Meadow View JMI School
Aim - Aspire - Achieve

Pupil Premium

 Link to Pupil Premium Impact Statement

 

Brief summary below;

 

Meadow View JMI School

 

Pupil Premium Grant Strategy April 2017-18

 

Impact Statement April 2016-17

 

Compiled By: M. Worthington

 

Review: April 2018

 

 

 

 

Pupil Premium Strategy 2017-2018

 

The Pupil Premium Grant (PPG) is additional Government funding, implemented in 2012, to raise achievement amongst disadvantaged children. It is allocated to schools to help diminish the difference between children from low income families and other disadvantaged families and their peers.

 

The Pupil Premium is for pupils aged 4 and over, from Reception to Year 11, who are from low income families and are eligible for Free School Meals. Any child that has been registered for Free School Meals over the past six years is eligible to receive the funding (Ever6 FSM). Any children who are ‘Looked After’ are also eligible for the funding. ‘Looked After’ children attract a further £500 per year; this is an additional source of funding, which is for the school to use to support their particular needs. Any children classed as an Ever6 Service Child (child of a member of the military forces or person in receipt of a military pension) are granted £300, which schools use in order to support their needs. The Early Years Pupil Premium (EYPP) is an additional grant for qualifying 3-year olds. If you would like to check whether your child is eligible for any of the above funding, you can find information at www.gov.uk or ask for advice in the school office.

 

At Meadow View JMI, approximately 19% of our pupils are classed as disadvantaged and are in receipt of the Pupil Premium Grant this year. The total amount of Pupil Premium Grant funding the school has access to in order to support disadvantaged pupils for the academic cycle April 17 to April 18 is £113.384.20.  This is broken down in the table below.

 

 

Ever6 FSM

Looked After Children (Past or Current)

Ever6 Service Child

EYPP

Number of pupils

84

1

0

2

Amount of annual funding per pupil

£1320

£1900

£300

53p per hour x 15 hours per week x 38 weeks a year = £302.10 per year.

Total Funding

£110880

£1,900

£0

£604.20

 

Pupils in receipt of the pupil premium grant may face other barriers to their learning. We analyse data forensically and take account of the demographic of the school and needs of the pupils and families we support.

 

Our school ethos is attainment for all children and through that ethos, backed by recognised educational research,1 the school has decided to use the majority of the pupil premium grant funding on Wave 1 interventions which involves improving quality of teaching, delivering effective feedback on learning and improving pupil attitudes towards learning. These have been proven to be the most cost-effective use of the funding with the most notable impact.

 

To further close gaps we are developing our use of Wave 2 and Wave 3 strategies where children can be supported in small groups or on a one-to-one basis to improve in identified aspects of their learning. We are also developing and improving systems that support children and their families; whether that is by improving attendance, recognising and supporting mental health issues or increasing self-esteem, depending on the individual circumstances of the child and family.

 

Strategic leaders in school have a designated role to drive improvements in our use of the Pupil Premium Grant with a focus on diminishing the difference for our disadvantaged pupils compared to other pupils nationally.

 

Each year we publish how we spend the pupil premium grant funding and also state the impact that it has had on the disadvantaged children attending the school.

Impact of 2016-2017 Pupil Premium Spending

 

Early Years Foundation Stage (EYFS):

 

Children meeting the good level of development (GLD) at the end of Reception 2016-2017

% Disadvantaged children achieving the GLD at Meadow View (based on Free School Meals)

67%

% Other children achieving the GLD nationally (based on Non- Free School Meals)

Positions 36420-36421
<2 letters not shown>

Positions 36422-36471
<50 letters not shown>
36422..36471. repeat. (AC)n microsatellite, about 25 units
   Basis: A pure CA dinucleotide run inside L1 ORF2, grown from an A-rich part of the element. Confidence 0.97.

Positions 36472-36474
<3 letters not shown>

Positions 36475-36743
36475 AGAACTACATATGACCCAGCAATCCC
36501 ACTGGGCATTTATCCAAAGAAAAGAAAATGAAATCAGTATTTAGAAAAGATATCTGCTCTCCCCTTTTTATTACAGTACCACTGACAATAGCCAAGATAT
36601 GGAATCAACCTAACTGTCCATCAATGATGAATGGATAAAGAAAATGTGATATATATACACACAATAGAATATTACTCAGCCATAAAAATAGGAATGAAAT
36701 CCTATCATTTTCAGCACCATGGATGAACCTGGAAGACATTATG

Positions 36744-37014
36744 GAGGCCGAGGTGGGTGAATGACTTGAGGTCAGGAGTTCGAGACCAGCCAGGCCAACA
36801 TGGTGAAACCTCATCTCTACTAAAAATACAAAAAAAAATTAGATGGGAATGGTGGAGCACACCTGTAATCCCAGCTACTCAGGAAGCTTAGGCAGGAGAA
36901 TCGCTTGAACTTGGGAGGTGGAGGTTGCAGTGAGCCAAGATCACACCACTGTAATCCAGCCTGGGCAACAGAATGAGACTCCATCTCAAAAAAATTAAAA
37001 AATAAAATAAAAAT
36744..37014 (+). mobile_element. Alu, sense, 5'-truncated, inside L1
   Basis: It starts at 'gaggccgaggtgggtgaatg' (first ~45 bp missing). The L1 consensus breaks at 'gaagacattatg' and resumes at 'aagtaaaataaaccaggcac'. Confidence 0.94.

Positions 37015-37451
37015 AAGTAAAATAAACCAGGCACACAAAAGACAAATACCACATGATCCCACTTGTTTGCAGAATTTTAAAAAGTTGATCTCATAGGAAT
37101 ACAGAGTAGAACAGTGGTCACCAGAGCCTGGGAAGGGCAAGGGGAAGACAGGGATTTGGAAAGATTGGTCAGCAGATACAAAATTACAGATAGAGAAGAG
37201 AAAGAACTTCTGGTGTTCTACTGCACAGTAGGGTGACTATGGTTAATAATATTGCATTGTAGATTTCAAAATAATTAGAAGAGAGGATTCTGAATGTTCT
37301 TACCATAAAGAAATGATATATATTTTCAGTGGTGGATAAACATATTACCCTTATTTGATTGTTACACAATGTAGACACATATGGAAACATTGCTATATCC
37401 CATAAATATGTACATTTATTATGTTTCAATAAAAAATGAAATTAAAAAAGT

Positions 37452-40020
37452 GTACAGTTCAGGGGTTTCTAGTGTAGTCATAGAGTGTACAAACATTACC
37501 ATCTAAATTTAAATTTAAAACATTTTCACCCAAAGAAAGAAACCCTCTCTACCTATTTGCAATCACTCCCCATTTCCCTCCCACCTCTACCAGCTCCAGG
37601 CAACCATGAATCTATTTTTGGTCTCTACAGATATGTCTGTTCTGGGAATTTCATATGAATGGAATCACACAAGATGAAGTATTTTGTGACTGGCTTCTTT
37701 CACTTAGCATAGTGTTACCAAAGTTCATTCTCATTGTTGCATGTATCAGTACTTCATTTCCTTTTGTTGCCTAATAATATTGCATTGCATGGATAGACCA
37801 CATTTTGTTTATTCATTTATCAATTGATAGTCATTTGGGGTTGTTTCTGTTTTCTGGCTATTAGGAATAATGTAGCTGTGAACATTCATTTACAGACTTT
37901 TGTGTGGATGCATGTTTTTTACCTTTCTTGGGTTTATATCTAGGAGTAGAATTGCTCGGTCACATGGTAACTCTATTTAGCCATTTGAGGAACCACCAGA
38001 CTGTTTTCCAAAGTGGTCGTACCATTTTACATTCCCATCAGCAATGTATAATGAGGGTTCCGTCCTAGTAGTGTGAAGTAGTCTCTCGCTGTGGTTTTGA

71%

 

Key Findings:

-          The gap between disadvantaged and non-disadvantaged pupils now stands at 8%.

-          The percentage of disadvantaged pupils achieving a good level of development has risen by 16.7%.

-          100% of disadvantaged pupils achieved the expected standard in all areas of mathematics.  This demonstrates that pupils outperformed all pupils nationally by 20.3%.

-          The amount of disadvantaged pupils meeting the expected standard in Personal, Social and Emotional Development has increased by 8.3%.  This has diminished differences between disadvantaged and on disadvantaged pupils.

-          The school is continuing to diminish the difference between disadvantaged pupils in school and other pupils nationally. The difference now stands at 4% as opposed to 21%.  The attainment difference between disadvantaged and non-disadvantaged pupils has been reduced by 17%.  This demonstrates the impact of the pupil premium funding allocations.

 

 

Phonics Standards (Year 1 and Year 2):

 

Children meeting the expected standard at the end Year 1 2016-2017

% Disadvantaged children achieving the Y1 expected standard at Meadow View

100%

% Other children achieving the Y1 expected standard nationally

92%

 

Key Findings:

-          All disadvantaged pupils in Year 1 met the expected standard set out in the end of Year 1 phonics assessment, compared to 98% of their non-disadvantaged peers.

-          The difference between disadvantaged pupils in school and other children in school has been diminished.  67% of disadvantaged pupils met the expected standard at the end of year 1 phonics test in 2016 and 100% of pupils met the expected standard in 2017.  Disadvantaged pupils outperformed their non-disadvantaged peers in school and in comparison to other children nationally.  This demonstrates the impact of the pupil premium funding allocations. 

 

The school aims to maintain the percentage of disadvantaged pupils achieving the expected standard in the end of year 1 phonics assessment.

 

Children meeting the expected standard at the end Year 2 (Cumulative)

% Disadvantaged children achieving the Y1 expected standard at Meadow View

100%

% Other children achieving the Y1 expected standard nationally

100%

 

-          The attainment of disadvantaged pupils achieving the expected standard in the end of Year 1 phonics assessments is now in line with non-disadvantaged peers and other pupils nationally.  Differences between disadvantaged and non-disadvantaged pupils have been diminished.

 

The school maintains its focus on ensuring that any differences between disadvantaged pupils in school compared to other pupils in school and other pupils nationally are diminished at the point of teaching.

 

 

End of Key Stage 1 (Year 2):

 

Children meeting the Expected Standard (EXS) at the end of Key Stage 1 2016-2017

 

Reading

Writing

Maths

% Disadvantaged children at Meadow View achieving EXS or higher.

45

36

64

*% Other children achieving EXS or higher